In the next 20 years, there will be a substantial global rise in multimorbidities, with consequences for patients, carers, healthcare systems and society. Addressing this challenge requires a shift in the prevailing clinical, educational, and scientific thinking and organisation.
In a review published today in Nature Medicine, Professor Claudia Langenberg, Director of the Precision Healthcare University Research Institute (PHURI) at Queen Mary University of London; Professor Sir Chris Whitty, Chief Medical Officer for England; and Professor Aroon Hingorani, University College London suggest that a change to a data-driven approach is crucial to meet the challenge of multimorbidity.
Our current approaches to understanding and treating multimorbidity do not account for the ethnic and pathological diversity of multimorbidity that is present nationally or globally and the profound inequalities that exist within and between economies.
Multimorbidity is defined as “the simultaneous occurrence of two or more chronic conditions in the same individual, regardless of cause.” The authors argue that this definition should be changed to consider the occurrence of two or more conditions in the same individual, regardless of chronicity, over the person’s entire life.
“The current definition omits the fact that chains of causation may be separated in time, with acute, treatable, or self-limited conditions having consequences later in life,” says Professor Langenberg. “For example, survivors of Hodgkin’s lymphoma in childhood have a higher risk of cardiovascular disease and a second cancer in in the breast, lung, or thyroid in later life.”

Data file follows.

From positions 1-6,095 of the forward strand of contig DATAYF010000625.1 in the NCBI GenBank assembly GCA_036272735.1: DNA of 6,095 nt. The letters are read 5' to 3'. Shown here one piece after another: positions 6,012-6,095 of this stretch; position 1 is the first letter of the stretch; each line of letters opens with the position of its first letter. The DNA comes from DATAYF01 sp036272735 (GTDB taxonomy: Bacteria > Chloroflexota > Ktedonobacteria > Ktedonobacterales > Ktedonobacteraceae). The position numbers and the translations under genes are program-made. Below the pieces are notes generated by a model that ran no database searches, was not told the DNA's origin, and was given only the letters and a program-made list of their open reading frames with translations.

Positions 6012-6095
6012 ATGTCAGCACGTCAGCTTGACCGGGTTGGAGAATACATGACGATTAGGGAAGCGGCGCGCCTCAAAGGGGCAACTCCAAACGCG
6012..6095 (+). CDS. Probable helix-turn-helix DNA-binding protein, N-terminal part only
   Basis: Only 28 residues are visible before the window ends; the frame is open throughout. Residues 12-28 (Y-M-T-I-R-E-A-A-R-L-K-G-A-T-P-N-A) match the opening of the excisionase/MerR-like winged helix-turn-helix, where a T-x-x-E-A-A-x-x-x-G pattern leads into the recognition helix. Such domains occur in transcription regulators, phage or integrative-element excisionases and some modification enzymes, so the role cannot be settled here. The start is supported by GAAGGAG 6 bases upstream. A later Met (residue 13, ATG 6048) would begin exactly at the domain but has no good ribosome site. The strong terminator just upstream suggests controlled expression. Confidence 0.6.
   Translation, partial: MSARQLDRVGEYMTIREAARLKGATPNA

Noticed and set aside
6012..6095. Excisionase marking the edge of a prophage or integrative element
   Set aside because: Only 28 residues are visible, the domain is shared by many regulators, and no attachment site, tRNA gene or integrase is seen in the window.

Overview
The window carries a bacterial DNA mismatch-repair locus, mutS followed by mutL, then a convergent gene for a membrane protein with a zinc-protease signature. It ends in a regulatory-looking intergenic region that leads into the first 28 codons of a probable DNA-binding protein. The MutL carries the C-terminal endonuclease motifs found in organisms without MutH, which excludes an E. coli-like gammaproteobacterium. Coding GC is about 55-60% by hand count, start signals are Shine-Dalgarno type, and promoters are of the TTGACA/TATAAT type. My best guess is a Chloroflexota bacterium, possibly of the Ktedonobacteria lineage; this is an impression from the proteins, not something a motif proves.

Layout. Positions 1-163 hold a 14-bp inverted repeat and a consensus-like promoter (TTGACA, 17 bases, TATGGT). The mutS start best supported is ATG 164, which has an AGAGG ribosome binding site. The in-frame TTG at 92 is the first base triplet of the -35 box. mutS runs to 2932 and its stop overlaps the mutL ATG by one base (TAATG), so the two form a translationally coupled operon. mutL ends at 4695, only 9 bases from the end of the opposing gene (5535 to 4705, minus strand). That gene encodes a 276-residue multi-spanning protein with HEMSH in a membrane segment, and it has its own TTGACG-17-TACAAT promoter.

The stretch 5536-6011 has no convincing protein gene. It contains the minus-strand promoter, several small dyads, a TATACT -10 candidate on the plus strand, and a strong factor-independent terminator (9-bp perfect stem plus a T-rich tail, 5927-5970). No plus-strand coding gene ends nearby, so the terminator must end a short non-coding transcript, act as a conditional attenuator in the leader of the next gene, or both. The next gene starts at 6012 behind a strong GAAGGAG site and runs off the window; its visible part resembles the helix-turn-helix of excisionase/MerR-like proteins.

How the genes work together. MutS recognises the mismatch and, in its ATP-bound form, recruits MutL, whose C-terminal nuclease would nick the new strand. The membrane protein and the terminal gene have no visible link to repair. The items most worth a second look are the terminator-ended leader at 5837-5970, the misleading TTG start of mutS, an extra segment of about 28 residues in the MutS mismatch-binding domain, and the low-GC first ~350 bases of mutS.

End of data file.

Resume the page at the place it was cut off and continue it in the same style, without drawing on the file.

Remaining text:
We must shift our clinical, educational, and scientific approaches to meet the challenge of multimorbidity. Most of the existing research on multimorbidity focuses on a very small group of long-term conditions where age is the main driver of multimorbidity, neglecting thousands of conditions in the UK. We must capitalise on advances in genomics and computing to gather information about how diseases interact. Data-driven scientific approaches could help to identify patterns, clusters and trajectories in multimorbidity, while considering data on life stages, ethnicities, sexes, socioeconomic groups and locations. This will be a key focus of Queen Mary’s Precision Healthcare University Research Institute.
Modern medicine is built around a single disease approach – how we train healthcare professionals, organise medical disciplines and write clinical guidelines are optimised for a single disease. It’s a similar picture in scientific research, with academia, funding and study design usually organised around a single disease or organ. Multimorbidity is not a single entity but differs quantitively and qualitatively across life stages, ethnicities, sexes, socioeconomic groups, and geographies, and in order to better understand and treat multiple conditions, these must be considered. There is an urgent need for more systematic recognition of the interaction between diseases in research and their importance in clinical practice.
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